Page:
Fiction, Historical

The Guernsey Literary and Potato Peel Pie Society by Mary Ann Shaffer & Annie Barrows

UPDATED WITH SARAH’S REVIEW!

Laura: I found this book on my mom’s shelves and when she noticed that I had picked it up she told me I should absolutely read it. It is one of the few non-mystery type fiction books she has read in the past 10 years, and she thoroughly enjoyed it. Knowing my love of all WWII related stories, she knew how much I would enjoy the book as well. And she was right, because I’ve told people I know well and people I’ve just met that they should read this book.

Sarah: Laura had been telling me to read this book since she finished it and became obsessed with all things Guernsey. As she has read just about every book I’ve told her to, I figured it only fair to return the favor.

Synopsis

“I wonder how the book got to Guernsey? Perhaps there is some sort of secret homing instinct in books that brings them to their perfect readers.” January 1946: London is emerging from the shadow of the Second World War, and writer Juliet Ashton is looking for her next book subject. Who could imagine that she would find it in a letter from a man she’s never met, a native of the island of Guernsey, who has come across her name written inside a book by Charles Lamb….

As Juliet and her new correspondent exchange letters, Juliet is drawn into the world of this man and his friends–and what a wonderfully eccentric world it is. The Guernsey Literary and Potato Peel Pie Society–born as a spur-of-the-moment alibi when its members were discovered breaking curfew by the Germans occupying their island–boasts a charming, funny, deeply human cast of characters, from pig farmers to phrenologists, literature lovers all.

Juliet begins a remarkable correspondence with the society’s members, learning about their island, their taste in books, and the impact the recent German occupation has had on their lives. Captivated by their stories, she sets sail for Guernsey, and what she finds will change her forever.

Laura’s Review

I loved this book. It was a relatively quick and easy read, partly due to the structure of the novel. It is an epistolary novel, and is split into two distinct parts. For the first half, Juliet is living in London having successfully accomplished a book tour for her collection of wartime stories, Izzy Biggerstaff Goes to War. The second half finds her on the island of Guernsey after searching for a new story to write and becoming pen pals with several of the island’s inhabitants.

I knew very little about the inhabitants or experience of the Channel Islanders during the Second World War. The islands are briefly mentioned in The Montmaray Journals’ final book with the comment that they have been under the “Nazi jackboot” since 1940. In this novel, Juliet begins corresponding with Dawsey Adams, a Guernsey resident, after the end of the war. Dawsey was in possession of one of Juliet’s old books that she had donated and was hoping she might be able to help him locate several other books. Thus begins Juliet’s introduction to the Guernsey Literary and Potato Peel Society and the traumas that the Channel Islanders suffered under Nazi occupation.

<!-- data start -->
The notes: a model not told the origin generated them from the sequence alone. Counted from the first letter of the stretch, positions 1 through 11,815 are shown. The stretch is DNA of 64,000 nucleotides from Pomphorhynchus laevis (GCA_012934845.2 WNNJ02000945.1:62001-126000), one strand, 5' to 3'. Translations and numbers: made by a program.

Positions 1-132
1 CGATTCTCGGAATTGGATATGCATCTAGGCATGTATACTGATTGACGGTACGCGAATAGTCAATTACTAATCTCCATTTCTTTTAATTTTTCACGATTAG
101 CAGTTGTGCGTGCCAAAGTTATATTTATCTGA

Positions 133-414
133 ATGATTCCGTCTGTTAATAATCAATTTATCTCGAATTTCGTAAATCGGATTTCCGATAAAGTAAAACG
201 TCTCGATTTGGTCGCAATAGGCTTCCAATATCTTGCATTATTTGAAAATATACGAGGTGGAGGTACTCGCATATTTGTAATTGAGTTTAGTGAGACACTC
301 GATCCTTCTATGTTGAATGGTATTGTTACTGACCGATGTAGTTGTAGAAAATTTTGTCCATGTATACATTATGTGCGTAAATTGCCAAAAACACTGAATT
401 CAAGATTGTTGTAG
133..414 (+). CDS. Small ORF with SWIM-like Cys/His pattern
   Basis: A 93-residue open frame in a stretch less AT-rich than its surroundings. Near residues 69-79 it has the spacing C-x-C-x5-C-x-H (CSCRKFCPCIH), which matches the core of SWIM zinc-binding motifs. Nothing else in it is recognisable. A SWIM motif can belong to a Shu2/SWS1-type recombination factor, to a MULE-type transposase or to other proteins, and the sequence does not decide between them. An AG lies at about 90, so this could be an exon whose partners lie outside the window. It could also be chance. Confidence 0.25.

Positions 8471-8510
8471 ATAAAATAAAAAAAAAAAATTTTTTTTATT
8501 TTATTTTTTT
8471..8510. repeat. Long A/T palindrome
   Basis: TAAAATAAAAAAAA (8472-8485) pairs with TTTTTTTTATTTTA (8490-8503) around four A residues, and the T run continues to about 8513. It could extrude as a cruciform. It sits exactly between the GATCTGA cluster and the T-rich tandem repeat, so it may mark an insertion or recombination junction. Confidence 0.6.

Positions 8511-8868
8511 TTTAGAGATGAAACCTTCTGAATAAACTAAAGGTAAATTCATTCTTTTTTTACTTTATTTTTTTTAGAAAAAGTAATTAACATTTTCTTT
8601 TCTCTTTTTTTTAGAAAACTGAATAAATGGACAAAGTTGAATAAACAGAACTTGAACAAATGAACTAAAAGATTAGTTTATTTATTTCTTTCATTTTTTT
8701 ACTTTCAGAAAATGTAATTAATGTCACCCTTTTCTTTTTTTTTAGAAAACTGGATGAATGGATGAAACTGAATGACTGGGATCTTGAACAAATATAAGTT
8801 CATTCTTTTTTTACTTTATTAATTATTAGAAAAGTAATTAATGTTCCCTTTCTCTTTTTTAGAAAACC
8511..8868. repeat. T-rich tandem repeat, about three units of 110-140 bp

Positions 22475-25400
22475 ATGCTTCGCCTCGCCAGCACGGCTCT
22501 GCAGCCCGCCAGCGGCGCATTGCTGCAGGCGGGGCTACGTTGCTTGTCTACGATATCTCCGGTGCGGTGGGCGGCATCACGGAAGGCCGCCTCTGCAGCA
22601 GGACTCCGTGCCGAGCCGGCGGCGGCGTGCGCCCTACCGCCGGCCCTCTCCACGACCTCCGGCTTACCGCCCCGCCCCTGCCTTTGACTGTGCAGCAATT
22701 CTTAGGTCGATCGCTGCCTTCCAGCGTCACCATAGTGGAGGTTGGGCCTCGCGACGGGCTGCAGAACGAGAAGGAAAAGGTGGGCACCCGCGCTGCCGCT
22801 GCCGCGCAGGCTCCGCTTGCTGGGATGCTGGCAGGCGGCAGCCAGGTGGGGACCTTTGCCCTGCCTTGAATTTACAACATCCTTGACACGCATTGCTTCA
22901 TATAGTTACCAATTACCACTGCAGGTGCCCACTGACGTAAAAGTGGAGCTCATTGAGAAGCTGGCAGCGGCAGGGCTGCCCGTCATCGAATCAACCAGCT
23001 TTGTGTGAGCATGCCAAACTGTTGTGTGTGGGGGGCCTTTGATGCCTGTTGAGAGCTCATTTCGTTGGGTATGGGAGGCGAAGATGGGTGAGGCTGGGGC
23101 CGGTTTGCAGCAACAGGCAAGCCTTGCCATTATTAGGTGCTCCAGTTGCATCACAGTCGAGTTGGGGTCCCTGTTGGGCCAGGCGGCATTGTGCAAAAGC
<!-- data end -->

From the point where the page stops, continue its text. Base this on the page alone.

This is a story about resilience, acceptance, and finding a place for oneself in an ever-changing world. It is not until Juliet travels to Guernsey and meets the literary society that she truly feels like she has a place where she belongs. Through Juliet, the reader learns about the horrors committed by the Nazis against the Islanders, their sufferings, and their ability to find solace in books during the time. Juliet meets members of the literary society who had previously shown no interest in reading until becoming a member of the society allowed them to forget about their island’s invaders for a few hours each week. After reading this book I decided I absolutely needed to visit Guernsey. As I am now in London, this will be easier than from the USA, so my wonderful sister and I have decided that when she visits, going to Guernsey is a top priority.

Laura’s Rating: 10 out of 10 stars

Sarah’s Review

Continuing with my current audiobook obsession, I listened to the audiobook of The Guernsey Literary and Potato Peel Pie Society and it is definitely one of the best audiobooks I have listened to in quite awhile. Laura calls it an epistolary book, which means that it is written in letters. As an audiobook, this means that each letter is read by a different reader, based on who it is written by – the reader for Dawsey’s letters reads all of his, Juliet’s hers, etc.

While this is a wonderful change to the typical structure of novel writing, it can at times be frustrating because it is all clearly in the past tense (not uncommon for novels) but I found myself often wanting to get the big moments firsthand, as they were happening, not in letters. The second challenge, is that there are so many points of view with all of the letters that the plot gets a bit muddled, or the plot goes in a different direction for awhile as we “catch up” with certain characters.

All in all, I think Mary Ann and Annie pull off their unique format magnificently, and, like our protagonist/primary letter writer Juliet, I found myself fully immersed in the story of the one member of the Guernsey Literary and Potato Peel Pie Society who is not still on the island in 1946, the year the letters are all exchanged. It is definitely worth a read, or a listen, and takes the tried and true WWII novel and gives it an interesting spin.